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India curbs ‘opportunistic takeovers’ of firms

India has increased restrictions on direct foreign investment to curb “opportunistic” takeovers and acquisitions of Indian companies due to the COVID-19 pandemic, the trade ministry said.

Under the new policy released on Saturday, foreign investors that share land borders with India – including China – will only be allowed to invest in the country with government approval.

The previous policy restricted the need for government approval for investments from Bangladesh and Pakistan. The nations that share a land border with India apart from Bangladesh and Pakistan are China, Nepal, Myanmar, Bhutan and Afghanistan.

Tourists sent from cave to quarantine

Meanwhile, six foreign tourists who tried to sit out the coronavirus pandemic in an Indian cave have been sent to quarantine at an ashram near a town made famous by the Beatles after running out of money, police said on Sunday.

The four men and two women – from France, the United States, Ukraine, Turkey and Nepal – had been living in the cave near Rishikesh in Uttarakhand state since March 24, police inspector Rajendra Singh Kathait said.

They have now been moved to Swarg Ashram, where they will be quarantined for 14 days – although none have shown coronavirus symptoms.

“Before the lockdown began, they were living in a hotel in the Muni Ki Reti region but they moved to the cave after they ran out of money,” Kathait said. “However, they had saved some money to buy food and other supplies.”

The Nepali man had been helping the group buy essential items, Kathait added.

India has been under a nationwide lockdown since late March, with residents permitted to leave their homes only for essential services such as buying groceries or medicine.

The lockdown was due to be lifted on April 15, but has been extended to at least May 3. 

Some sectors – including agriculture and manufacturing – will be allowed to re-open from today, Monday April 20, to ease the hardships of poorer Indians.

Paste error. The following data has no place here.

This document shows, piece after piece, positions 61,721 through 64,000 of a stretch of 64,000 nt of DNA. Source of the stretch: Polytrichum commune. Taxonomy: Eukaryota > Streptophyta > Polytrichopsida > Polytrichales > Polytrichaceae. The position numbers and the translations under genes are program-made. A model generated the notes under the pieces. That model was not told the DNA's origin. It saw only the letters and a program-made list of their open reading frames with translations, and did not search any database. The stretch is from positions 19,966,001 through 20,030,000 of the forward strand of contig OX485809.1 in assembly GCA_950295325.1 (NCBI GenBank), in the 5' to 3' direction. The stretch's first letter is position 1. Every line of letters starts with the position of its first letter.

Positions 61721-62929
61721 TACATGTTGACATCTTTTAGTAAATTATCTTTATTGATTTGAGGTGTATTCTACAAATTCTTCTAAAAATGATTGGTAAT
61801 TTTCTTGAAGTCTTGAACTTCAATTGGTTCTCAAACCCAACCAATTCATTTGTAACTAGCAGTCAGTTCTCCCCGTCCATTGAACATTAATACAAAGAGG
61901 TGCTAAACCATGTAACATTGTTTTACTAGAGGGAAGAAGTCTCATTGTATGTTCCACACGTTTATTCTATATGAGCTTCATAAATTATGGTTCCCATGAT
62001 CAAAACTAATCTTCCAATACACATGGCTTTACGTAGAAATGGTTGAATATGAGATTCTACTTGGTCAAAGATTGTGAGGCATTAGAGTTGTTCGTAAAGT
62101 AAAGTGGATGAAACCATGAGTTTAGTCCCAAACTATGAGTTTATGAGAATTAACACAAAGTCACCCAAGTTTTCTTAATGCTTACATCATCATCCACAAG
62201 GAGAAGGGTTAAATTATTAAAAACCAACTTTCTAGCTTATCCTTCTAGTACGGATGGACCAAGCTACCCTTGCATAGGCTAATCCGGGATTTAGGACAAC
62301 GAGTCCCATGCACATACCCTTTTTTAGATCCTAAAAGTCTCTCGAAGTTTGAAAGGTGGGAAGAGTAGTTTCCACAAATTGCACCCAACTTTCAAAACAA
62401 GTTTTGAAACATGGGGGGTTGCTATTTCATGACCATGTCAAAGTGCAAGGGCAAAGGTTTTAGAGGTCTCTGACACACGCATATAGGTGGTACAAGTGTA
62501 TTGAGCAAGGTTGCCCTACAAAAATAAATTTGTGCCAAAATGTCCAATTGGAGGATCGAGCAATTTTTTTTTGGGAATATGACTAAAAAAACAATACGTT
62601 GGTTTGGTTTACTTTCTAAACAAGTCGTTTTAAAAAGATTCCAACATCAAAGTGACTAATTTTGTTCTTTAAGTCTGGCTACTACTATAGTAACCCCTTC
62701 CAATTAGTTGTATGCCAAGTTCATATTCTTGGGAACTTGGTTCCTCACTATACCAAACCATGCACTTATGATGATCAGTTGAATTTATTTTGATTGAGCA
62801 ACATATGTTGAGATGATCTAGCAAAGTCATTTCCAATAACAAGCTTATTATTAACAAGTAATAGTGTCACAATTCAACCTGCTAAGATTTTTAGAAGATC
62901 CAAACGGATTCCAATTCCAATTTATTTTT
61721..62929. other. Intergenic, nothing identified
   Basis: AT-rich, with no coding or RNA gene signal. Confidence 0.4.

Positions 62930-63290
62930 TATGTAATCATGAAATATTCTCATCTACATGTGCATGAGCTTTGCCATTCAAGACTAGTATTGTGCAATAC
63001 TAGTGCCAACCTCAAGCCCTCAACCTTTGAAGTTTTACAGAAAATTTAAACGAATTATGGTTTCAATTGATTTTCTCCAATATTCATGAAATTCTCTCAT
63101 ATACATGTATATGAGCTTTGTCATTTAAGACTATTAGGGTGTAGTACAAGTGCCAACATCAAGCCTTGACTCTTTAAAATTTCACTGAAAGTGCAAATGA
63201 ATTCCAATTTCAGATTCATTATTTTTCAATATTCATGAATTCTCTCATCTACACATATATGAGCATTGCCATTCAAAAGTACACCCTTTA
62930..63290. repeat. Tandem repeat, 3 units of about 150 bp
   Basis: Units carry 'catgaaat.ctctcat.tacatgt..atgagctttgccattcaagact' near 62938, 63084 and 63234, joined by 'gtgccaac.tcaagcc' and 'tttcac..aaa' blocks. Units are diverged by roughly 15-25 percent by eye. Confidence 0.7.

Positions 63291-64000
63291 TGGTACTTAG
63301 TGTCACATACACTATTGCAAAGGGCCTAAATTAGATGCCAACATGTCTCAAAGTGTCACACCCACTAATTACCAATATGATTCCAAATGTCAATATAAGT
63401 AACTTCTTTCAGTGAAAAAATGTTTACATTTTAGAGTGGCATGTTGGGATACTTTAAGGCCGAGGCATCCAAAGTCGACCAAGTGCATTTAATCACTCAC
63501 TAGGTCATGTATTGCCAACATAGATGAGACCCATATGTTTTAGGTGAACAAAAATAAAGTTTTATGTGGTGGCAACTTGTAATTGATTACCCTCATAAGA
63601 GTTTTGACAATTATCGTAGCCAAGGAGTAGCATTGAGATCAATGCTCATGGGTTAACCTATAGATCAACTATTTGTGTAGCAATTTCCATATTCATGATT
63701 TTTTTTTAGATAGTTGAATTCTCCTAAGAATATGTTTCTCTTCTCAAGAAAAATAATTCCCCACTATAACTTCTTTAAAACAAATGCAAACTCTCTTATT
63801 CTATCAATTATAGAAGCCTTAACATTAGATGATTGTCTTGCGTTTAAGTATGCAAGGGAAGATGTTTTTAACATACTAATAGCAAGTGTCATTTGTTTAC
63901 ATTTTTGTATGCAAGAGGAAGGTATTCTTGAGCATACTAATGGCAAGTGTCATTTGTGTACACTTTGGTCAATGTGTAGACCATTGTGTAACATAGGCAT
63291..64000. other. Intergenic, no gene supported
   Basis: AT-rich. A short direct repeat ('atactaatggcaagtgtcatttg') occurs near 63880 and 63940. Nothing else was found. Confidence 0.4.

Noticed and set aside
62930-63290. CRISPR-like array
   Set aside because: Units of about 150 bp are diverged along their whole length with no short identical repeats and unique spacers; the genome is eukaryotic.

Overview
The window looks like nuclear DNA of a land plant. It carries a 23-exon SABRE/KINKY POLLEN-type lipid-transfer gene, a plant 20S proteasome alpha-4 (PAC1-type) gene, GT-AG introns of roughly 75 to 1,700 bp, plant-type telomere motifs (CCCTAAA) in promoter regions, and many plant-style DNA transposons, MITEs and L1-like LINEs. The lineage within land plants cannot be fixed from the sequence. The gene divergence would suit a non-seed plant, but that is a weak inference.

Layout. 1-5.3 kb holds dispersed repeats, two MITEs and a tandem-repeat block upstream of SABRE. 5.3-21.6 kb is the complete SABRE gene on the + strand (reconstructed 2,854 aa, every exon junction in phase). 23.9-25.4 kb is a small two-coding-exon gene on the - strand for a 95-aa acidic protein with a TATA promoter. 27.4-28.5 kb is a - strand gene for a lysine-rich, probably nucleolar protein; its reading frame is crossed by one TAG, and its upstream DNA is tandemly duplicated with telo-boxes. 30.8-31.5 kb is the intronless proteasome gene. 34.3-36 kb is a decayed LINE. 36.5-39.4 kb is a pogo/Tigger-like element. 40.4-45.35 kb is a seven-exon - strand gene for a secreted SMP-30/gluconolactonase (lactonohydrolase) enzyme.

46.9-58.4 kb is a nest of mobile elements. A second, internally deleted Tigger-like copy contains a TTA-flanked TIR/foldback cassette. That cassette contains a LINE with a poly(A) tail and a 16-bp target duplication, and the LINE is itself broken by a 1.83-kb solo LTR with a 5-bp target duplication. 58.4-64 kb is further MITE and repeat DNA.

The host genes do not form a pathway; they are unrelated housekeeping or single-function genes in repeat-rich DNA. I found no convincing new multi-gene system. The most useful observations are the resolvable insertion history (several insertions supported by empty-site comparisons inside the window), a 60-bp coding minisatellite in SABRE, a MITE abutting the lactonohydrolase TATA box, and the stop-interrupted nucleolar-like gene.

About 700 foreign tourists remain in Rishikesh, according to the state’s tourism department, and the government has launched the website “Stranded in India” to help travellers from abroad.

The town was made famous by the Fab Four, who came to Rishikesh in 1968 looking for refuge from Beatlemania, for spiritual enlightenment and to immerse themselves in Indian culture.

Numerous governments, including Germany, the US and Britain, have chartered flights to take their nationals home from India.

The world’s second-most populous nation of 1.3 billion people has reported more than 15,700 coronavirus cases including 507 deaths from the disease.

Sri Lankan bans some imports

Sri Lanka banned a wide range of imports on Sunday as the local currency is hammered by a month-long lockdown caused by the coronavirus pandemic.

The three-month ban on imports will apply to essential raw materials used by local industries, as well as luxury goods – including cosmetics, chocolates and foreign liquor – a government notice said on Sunday.

The Sri Lanka rupee has lost nearly 10% of its value against the US dollar in the past two months as tourism – a key foreign exchange earner for the country – has collapsed, and a sharp fall in expatriate worker remittances.

In March, the government banned the import of cars and luxury vehicles for three months as part of efforts to save foreign reserves, as authorities urged international lenders for a debt repayment moratorium.

Sri Lanka eases lockdown

Sri Lanka lifted a month-long curfew today, easing a lockdown that had helped contain the spread of the novel coronavirus.

The 24-hour indefinite curfew in 19 out of the 25 districts ended at dawn on Monday, replaced by a nine-hour night curfew (8pm to 5am).

President Gotabaya Rajapaksa’s office said on Saturday that the curfews could be eased because of the progress in containing the spread of the virus.

Six districts, including Colombo, will see lockdown measures relaxed from Wednesday, but night curfews will be imposed until further notice.

A ban on public meetings, religious gatherings and processions will remain, with schools and universities still closed until further notice.



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